Workforce development starts in our career and technical education (CTE) programs. As a global economy expands further, CTE must consider its role and responsibility to improve representation — among our role models, partners and in the classroom.
This April issue of Techniques features articles from educators and CTE stakeholders designed to inspire reflection as well as action. We must confront vast systemic inequities in order to design more equitable learning opportunities in fields such as science, engineering, technology and math (STEM). Michael Owens wrote,
“A large amount of STEM course material does not include equitable representations of success. This lack of diversity leads students to perceive that they do not fit the mold, that they don’t have what it takes to be successful within the STEM field. When teachers present diverse recruitment material, students develop greater regard for the content area.”
The Center for Global Education at Asia Society, a group that partners with organizations and educators to craft professional development courses and resources, encourages readers to build deeper connections to diversity. Their research proves that a diverse workforce is more productive and happier overall.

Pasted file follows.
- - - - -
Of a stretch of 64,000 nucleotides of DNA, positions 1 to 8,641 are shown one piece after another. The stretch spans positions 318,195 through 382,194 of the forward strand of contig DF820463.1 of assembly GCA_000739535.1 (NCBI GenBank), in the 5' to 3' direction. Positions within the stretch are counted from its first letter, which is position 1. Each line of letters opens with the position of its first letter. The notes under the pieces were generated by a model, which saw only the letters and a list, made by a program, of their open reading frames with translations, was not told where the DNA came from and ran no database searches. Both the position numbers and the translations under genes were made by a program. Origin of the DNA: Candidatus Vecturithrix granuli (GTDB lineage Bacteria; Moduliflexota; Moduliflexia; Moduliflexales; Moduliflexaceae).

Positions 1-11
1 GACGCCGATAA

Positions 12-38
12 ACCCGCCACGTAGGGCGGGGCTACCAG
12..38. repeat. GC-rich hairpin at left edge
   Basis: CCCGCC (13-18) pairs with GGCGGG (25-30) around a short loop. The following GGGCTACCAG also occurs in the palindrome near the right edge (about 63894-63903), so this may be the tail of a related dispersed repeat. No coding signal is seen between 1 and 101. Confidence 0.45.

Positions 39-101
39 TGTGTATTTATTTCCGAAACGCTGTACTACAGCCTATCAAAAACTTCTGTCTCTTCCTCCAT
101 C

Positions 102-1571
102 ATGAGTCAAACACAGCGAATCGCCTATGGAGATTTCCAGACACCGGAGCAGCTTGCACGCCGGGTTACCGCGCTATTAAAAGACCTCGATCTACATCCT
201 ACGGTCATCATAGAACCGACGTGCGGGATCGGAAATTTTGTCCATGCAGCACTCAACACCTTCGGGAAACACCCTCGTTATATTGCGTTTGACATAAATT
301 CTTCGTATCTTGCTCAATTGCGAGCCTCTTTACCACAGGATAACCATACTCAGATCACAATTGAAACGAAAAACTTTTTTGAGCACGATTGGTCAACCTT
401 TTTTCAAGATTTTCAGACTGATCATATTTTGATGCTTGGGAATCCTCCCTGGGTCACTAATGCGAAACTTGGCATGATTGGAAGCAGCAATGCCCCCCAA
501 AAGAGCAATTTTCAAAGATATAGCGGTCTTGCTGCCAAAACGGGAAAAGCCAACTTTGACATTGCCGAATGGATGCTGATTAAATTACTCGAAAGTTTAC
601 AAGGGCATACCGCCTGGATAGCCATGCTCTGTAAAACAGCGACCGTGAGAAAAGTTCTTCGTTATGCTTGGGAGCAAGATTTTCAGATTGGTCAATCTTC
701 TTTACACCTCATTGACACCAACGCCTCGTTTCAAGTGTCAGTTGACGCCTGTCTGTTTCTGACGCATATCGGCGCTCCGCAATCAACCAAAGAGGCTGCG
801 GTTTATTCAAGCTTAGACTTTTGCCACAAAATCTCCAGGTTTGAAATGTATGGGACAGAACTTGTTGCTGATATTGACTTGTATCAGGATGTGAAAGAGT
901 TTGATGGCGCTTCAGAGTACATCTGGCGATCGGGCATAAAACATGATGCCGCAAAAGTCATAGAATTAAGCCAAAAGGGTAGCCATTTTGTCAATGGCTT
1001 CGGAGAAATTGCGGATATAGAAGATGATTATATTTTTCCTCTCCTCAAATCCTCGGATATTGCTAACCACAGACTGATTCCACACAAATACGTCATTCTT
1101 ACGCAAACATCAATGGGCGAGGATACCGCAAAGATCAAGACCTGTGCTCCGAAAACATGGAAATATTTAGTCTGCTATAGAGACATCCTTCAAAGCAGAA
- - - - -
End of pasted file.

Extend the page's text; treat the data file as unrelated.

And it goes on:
Jennifer Manise, Kirsten Bullington and Heather Singmaster wrote, “How do you attract a more diverse set of students into your classes? How do you prepare them with both technical skills and the global mindset needed to succeed?
“To build a more inclusive classroom, you must begin to understand your own point of view.” Before connections may be made with students, CTE teachers and administrators must learn to recognize and dismantle their own implicit biases.
ACTE promotes high-quality CTE programs for diverse audiences.
We continue to build an inclusive culture that encourages, supports and celebrates the diversity of the CTE community. ACTE remains committed to equity, access, inclusion and diversity (IAED). ACTE’s IAED Advisory Group provides recommendations, expertise and outreach to support ACTE’s IAED initiatives. Members and stakeholders are encouraged to contribute:
- Offer resources and speaker suggestions to include on a dedicated IAED webpage
- Submit a proposal for the IAED in CTE column in Techniques
- Encourage your local CTE community to reference the Access and Equity element in ACTE’s Quality CTE Program of Study Framework
- Join the IAED Advisory Group
In addition, the IAED Mentorship Program is open to any ACTE member interested in educational equity. Participants review literature and engage in productive discussions about the issue of representation — and why it matters so deeply.